29 December, 2015

Kathryn Shay's Begin Again #BookReview

Pages: 166
Device Usage: Unlimited
Publisher: Ocean View Books (April 15, 2015)
Published: April 15, 2015
Goodreads Link: Author
Series: The Ludzecky Sisters, Book 1
Genre: Contemporary, Romance, Second Chance
Sexual Content: 3-5


BEGIN AGAIN tells the story of Paulina Ludzecky who, since her husband died three years ago, runs a contracting business with her twin, Antonia. She’s ready to dip her toes in romance when she meets Adam Armstrong, the architect on the new music hall her company is building. 
For Adam, opposites attract and he’s drawn to this no-nonsense, down-to-earth girl next door. She’s equally interested in him though he’s too different from her to settle down with. But alpha male Adam has other plans for Paulina and isn’t about to let her go, even when Paulina has trouble with committing to him. Sex, yes! Love, no! This second chance at love story will tug at your heartstrings. 


This was a free (not just Unlimited) copy which took me three nights to finish reading, and the Amazon blurb (above) says it all.

It started out fine, but as I continued to read, issues kept cropping up to help make my interest wane.

The author did manage to make her male lead seem sexually enticing, but neither lead read well enough or was fully developed to the point where I felt comfortable with them, could picture them fully in my head, or to where I hoped for the best for each of them.

Yes, this is a 'family-oriented' series of stories, but this still felt crowded to me anyway. Too many aside characters that, again, weren't completely developed to the point where I understood them and their reasons for being in the picture; who they are as humans and how they tick.

It isn't necessary to read about the oldest brother's or any of the other sister's stories to be able to follow in this series, but gathering from posted reviews at Amazon and Goodreads, one gets the feeling that Luke's story set the bar, and you'll either love the rest or be extremely disappointed.

For me, the real issue boiled down to emotional impact and its overall lacking throughout the story.

There were no climaxes (outside of their steamy, fast-track romance), and any time that a possible antagonist made an appearance, they were quickly erased so that the story could move forward.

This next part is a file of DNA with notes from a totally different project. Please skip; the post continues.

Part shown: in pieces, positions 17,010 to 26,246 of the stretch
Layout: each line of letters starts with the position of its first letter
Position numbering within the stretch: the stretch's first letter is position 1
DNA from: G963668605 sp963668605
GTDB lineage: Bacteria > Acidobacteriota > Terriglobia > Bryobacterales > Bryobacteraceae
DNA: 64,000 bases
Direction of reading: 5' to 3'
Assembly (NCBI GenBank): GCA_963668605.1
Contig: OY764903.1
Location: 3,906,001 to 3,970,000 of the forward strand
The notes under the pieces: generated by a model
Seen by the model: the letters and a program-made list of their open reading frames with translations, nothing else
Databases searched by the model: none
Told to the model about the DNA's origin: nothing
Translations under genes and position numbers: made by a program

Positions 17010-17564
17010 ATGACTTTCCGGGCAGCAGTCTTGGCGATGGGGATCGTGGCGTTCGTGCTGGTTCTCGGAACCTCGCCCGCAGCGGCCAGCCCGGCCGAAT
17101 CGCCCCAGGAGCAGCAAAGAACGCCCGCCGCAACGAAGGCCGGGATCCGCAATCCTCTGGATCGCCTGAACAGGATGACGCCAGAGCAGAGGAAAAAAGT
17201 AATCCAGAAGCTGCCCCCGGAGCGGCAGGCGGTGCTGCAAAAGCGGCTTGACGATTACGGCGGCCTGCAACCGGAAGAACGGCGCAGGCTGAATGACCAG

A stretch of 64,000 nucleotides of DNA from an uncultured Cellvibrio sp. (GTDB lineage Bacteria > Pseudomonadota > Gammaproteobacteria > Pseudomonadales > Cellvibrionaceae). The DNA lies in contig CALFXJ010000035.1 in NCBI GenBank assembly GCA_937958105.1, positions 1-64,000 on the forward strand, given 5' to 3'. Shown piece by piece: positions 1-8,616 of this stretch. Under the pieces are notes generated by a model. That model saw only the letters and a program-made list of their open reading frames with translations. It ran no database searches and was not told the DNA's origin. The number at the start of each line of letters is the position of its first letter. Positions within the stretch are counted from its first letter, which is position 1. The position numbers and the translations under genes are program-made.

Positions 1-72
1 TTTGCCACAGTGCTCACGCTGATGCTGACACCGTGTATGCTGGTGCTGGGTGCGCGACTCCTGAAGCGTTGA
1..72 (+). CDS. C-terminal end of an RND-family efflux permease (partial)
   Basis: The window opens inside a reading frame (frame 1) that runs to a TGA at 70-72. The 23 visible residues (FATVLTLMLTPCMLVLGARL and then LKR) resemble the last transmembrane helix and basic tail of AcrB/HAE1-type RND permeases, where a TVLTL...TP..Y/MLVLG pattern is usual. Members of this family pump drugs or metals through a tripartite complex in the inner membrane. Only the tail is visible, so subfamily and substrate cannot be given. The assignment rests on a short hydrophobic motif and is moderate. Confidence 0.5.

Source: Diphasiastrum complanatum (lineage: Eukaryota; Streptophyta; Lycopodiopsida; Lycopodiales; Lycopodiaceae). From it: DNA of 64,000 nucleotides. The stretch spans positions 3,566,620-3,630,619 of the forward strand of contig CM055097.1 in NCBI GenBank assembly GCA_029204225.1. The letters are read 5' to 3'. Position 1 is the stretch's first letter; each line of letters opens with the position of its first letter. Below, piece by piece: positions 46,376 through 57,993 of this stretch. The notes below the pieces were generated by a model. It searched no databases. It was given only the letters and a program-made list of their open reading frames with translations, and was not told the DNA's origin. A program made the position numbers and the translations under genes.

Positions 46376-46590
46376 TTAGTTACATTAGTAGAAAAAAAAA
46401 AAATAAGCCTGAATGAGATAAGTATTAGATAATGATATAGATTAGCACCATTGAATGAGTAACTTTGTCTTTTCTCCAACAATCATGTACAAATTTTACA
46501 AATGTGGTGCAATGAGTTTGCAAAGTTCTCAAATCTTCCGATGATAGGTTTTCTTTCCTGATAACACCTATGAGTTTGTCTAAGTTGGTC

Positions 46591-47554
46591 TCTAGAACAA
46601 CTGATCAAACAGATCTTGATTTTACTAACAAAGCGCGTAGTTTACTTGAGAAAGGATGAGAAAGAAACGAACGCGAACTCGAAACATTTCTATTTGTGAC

As for the emotional aspect of her having lost her husband and brother-in-law three years earlier, it is an entirely personal experience and one that affects everyone differently. Her twin sister is stuck in that past while Paulina is secretly wishing to move on, but it is her twin who tries holding Paulina back, and while we are supposed to believe that Paulina is a self-made woman with balls, she continues to allow her twin to hold her back, which is out of character in my mind.

The whole premise was Paulina's refusal to believe that she could fit in Adam's wealthy, country club world, or that he could tolerate her humble background.

That was about it.

The sexual encounters were more thought than action, although the author did use the anticipated mechanics to describe each scene. They were all over in a flash, and sometimes we heard about the feelings afterwards, but not all the time.

And, speaking of mechanics . . .

While this story was well written in the technical sense, with there being only a few type-o's throughout (illuded for eluded), the odd word choices and slang were annoying.

Remember my post about repetition?

The word wend  was used every time to describe their walk  through a garden behind the music hall being built.

She also used table this  twice, and I'm still not entirely certain about her intended meaning. I first thought cards on the table, but that would mean lay it out or set it straight or get it out in the open when the author clearly meant the opposite, so I'm still confused.

There were also a few Public Service Announcement passages that irked me, but I understand that most readers appreciate being reminded of the fact that while they are reading fiction-fantasy, that they need to be aware that reality has it's place in those types of instances.


Anyway, it all started with Promises to Keep, which introduces us to the oldest Ludzecky, Luke.

If you like sisters in love stories, New York City romances, and family saga romances, try the rest of the books in The Ludzecky Sisters series: PRIMARY COLORS, RISKY BUSINESS, THE WAY WE WERE, HANDLE WITH CARE and LOVE STORY.

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